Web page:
French ministers will declare their assets publicly by April 15, the prime minister's office said on Monday, as the government seeks to limit the damage from an ex-minister's tax fraud scandal.
The government will also put forward a law by April 24 on financial transparency among ministers and other top officials, Prime Minister Jean-Marc Ayrault said in a statement.
The move comes as President Francois Hollande's government scrambles to contain a scandal surrounding former budget minister Jerome Cahuzac, who last
week was charged with tax fraud after admitting to having an undeclared foreign bank account.
PM Ayrault said measures to boost financial transparency would be presented to a cabinet meeting on Wednesday and that he would meet with the speakers and faction chiefs of the lower house National Assembly and upper house Senate the following day.
"The prime minister is preparing… a package of measures to ensure complete transparency on the assets of politicians and staff working with ministers, the president and the prime minister," Ayrault said.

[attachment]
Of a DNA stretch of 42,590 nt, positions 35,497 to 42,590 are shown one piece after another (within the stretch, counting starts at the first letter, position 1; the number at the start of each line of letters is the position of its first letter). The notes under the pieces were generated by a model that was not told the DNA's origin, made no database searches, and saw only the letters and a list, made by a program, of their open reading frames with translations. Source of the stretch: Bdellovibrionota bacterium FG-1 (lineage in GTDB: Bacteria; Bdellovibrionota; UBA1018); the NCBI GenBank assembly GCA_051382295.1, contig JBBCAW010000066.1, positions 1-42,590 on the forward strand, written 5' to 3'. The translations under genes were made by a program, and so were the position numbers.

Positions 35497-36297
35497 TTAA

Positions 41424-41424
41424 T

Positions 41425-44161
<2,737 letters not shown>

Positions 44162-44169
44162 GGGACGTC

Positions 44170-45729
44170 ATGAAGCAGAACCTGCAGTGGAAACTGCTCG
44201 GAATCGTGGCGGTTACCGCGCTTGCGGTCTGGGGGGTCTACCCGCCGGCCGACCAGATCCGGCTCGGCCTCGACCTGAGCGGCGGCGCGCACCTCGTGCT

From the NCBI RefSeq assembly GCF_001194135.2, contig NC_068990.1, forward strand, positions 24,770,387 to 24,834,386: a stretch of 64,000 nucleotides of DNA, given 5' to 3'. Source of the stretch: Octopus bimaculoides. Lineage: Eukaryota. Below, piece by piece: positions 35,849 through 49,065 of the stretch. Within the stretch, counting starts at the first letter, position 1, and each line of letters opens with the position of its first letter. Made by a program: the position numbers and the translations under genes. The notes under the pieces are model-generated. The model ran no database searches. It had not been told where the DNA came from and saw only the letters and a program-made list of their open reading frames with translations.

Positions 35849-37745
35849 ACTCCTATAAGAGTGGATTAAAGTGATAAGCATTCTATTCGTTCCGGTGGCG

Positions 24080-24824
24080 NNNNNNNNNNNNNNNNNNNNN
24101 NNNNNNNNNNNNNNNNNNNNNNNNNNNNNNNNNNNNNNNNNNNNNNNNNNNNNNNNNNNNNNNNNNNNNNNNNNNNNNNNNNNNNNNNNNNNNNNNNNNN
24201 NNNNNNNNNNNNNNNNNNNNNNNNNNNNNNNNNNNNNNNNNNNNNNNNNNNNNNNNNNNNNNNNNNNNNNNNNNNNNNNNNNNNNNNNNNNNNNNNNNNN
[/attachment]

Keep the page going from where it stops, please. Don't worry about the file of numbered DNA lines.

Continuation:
He said measures would also be taken to "more severely punish breaches of the financial law and ethics and integrity rules, and to strengthen the fight against tax fraud and tax havens".
Last week the president vowed he would "go all the way" in a bid to clean up French politics.
"I will go all the way on these questions because I have nothing to fear from the strict application of the laws that exist and the application of the new laws," Hollande told journalists at a news conference in Rabat.
He said France was a great nation that would "not accept being humiliated."
"To be clear… it is not the government that is being challenged, it is one man who failed."
Hollande came under further pressure on Thursday when his one-time campaign treasurer admitted he was a partner in firms registered in the Cayman Islands tax haven.
The president insisted he was not aware that Jean-Jacques Augier, had joint ownership of two firms registered in the tax haven.
"I know nothing about these activities, and if they do not conform to French tax law, I will ask the administration" to make the "necessary corrections," the embattled president said at a news conference in Rabat.
"It is for the tax administration to do its work" on these "private activities," he added.